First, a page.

The new study “seems to contradict national data where maternal mortality is increasing because most women do not die in hospital during childbirth; die after they leave the hospital after birth,” said Dr. Jean Guglielminotti, an assistant professor at Columbia University Medical Center, who was not involved in the new study but has conducted research on severe maternal morbidity.

And black maternal death rates have been rising steadily in the United States for decades. Black mothers are nearly three times more likely to die from pregnancy-related complications than white women, with 69.9 deaths per 100,000 live births in 2021, According to the CDC. Rate among white women it was 26.6 per 100,000. Many factors contribute to the racial disparities seen in the data, including underlying chronic conditions, structural racism and implicit bias, the CDC found.

Black babies are more likely to die than any other racial or ethnic group, the agency found. They are also much more likely to be born prematurely, causing health problems that may follow them through life.

Ebonie Karma Tudor became a doula after a traumatic birth.

“The important thing for me is advocacy. That was what was missing from my birth story,” Tudor said. “I didn’t know I could say no.” I didn’t know I could switch providers. I didn’t know I had all these different options.”

Tudor recalled a comment from a doctor when she was pregnant who told her: “You’re a strong girl, you know this is nothing to you, you can handle it.”

After her traumatic birth experience, Tudor became a certified doula in New York City, she said.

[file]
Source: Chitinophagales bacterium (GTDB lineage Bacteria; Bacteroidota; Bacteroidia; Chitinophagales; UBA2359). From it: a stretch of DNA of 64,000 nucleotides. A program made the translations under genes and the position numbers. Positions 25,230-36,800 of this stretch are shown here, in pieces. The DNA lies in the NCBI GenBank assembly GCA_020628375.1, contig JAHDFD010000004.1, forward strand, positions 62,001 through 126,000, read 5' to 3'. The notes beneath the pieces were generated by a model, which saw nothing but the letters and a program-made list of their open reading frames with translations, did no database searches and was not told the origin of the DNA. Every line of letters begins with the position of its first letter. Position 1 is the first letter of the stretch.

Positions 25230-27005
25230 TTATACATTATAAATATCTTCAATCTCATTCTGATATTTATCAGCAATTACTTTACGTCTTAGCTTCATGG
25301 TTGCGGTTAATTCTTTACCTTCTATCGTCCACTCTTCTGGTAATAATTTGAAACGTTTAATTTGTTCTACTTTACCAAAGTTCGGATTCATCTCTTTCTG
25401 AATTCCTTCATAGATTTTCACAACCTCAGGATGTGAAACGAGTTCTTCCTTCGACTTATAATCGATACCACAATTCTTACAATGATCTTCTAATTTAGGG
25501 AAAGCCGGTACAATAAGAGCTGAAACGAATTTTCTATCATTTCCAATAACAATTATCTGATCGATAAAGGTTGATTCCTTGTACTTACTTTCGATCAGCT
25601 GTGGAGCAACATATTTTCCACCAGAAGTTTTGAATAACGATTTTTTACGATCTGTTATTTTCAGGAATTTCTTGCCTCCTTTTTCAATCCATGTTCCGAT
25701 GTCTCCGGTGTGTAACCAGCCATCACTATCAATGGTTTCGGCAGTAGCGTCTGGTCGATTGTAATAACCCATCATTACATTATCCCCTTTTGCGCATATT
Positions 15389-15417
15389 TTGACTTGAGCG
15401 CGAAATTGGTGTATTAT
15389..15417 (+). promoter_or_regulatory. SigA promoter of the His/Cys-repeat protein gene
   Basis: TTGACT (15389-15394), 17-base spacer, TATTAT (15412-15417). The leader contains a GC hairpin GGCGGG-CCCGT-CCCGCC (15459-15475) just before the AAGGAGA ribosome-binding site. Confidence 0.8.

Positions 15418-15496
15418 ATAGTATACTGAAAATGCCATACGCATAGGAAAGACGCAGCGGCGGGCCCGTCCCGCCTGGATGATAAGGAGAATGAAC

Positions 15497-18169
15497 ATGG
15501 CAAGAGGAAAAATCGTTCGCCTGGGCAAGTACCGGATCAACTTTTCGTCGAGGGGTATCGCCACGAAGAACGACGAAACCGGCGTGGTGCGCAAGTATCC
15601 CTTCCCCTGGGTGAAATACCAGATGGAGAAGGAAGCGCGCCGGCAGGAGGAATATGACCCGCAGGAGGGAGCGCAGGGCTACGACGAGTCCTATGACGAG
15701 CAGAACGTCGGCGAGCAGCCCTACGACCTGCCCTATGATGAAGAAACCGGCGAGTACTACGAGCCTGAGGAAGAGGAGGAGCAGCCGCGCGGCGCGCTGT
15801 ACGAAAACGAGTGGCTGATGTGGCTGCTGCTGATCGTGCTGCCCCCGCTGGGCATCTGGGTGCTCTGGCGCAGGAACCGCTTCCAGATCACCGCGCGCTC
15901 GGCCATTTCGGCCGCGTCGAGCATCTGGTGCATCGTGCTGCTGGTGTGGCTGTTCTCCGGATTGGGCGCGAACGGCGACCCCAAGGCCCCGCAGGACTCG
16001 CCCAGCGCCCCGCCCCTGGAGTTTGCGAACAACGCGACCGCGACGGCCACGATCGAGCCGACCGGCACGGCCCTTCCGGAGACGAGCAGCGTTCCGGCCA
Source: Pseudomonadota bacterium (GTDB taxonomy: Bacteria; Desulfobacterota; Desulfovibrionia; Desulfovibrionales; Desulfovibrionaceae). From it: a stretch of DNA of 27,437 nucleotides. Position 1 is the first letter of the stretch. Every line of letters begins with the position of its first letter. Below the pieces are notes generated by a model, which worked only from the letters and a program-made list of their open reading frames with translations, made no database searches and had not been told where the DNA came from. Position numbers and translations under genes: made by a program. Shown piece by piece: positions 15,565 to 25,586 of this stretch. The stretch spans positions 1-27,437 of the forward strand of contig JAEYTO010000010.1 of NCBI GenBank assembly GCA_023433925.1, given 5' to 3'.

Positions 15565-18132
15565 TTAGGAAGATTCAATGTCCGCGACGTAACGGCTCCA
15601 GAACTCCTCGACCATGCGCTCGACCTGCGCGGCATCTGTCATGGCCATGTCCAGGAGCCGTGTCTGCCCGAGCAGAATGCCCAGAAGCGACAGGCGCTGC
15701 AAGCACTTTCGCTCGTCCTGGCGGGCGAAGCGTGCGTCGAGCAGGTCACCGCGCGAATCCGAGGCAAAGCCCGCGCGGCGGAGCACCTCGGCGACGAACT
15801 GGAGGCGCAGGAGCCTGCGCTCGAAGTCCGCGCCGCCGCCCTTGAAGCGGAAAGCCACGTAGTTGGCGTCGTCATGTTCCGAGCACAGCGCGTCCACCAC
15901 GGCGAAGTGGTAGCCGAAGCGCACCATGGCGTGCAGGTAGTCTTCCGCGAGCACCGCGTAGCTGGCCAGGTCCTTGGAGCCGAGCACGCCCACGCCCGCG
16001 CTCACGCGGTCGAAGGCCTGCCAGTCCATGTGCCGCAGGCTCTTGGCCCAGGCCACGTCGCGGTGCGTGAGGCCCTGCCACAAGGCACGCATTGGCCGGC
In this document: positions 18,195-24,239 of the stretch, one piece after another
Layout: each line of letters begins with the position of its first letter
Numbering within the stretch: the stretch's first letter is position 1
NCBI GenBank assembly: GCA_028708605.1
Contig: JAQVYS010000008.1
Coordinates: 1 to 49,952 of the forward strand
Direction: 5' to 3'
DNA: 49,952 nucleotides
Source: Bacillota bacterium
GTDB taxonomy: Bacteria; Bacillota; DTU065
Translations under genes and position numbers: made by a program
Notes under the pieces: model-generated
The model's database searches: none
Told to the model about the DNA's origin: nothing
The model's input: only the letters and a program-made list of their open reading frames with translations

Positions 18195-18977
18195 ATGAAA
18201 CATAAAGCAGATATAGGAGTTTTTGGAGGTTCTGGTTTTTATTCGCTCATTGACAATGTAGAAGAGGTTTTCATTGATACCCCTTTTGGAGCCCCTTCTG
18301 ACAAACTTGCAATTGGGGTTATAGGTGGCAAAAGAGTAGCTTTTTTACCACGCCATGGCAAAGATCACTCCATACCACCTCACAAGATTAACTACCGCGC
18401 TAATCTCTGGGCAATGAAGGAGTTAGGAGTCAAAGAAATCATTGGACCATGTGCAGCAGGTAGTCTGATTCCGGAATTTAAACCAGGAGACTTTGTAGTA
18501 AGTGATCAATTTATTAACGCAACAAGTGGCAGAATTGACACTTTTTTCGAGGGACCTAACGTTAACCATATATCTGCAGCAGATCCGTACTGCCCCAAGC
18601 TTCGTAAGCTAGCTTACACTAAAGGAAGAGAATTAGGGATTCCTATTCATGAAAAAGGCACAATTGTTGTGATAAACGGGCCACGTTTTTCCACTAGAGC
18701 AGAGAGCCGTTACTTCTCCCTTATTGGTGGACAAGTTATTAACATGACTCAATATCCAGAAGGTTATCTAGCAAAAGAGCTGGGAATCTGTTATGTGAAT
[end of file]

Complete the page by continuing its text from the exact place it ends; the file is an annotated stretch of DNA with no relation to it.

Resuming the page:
Studies have shown that pain treatment for black patients has been influenced by racial bias. A 2019 study of American Journal of Emergency Medicine showed that black patients were 40% less likely to be prescribed acute pain medications. A separate one study in 2016 showed racial bias in medical trainees’ assessment of pain and beliefs that black and white patients have biological differences, such as the misconception that black patients had thicker skin than their white counterparts.

When you’re working with black birth doulas, Tudor said, such comments aren’t as common.

“I find that once a doula comes into the room, it’s less likely to happen.”

Tudor was trained by a group called Mama Glow. Based in Brooklyn, Mama Glow is a global health and motherhood education platform. She has trained more than 2,500 doulas worldwide, it says. The two-day Doula Expo is a gathering of birth workers and families who prioritize education, connection and community.

Mama Glow founder Latham Thomas likes to call the expo “Coachella for birth workers.”

This year’s exhibition was held in New York at Hudson Yards. The space was transformed into a festival-like event with keynote talks, live entertainment, a children’s play area and a children’s feeding lounge. Amid the fun, the exhibit tackles serious health care issues.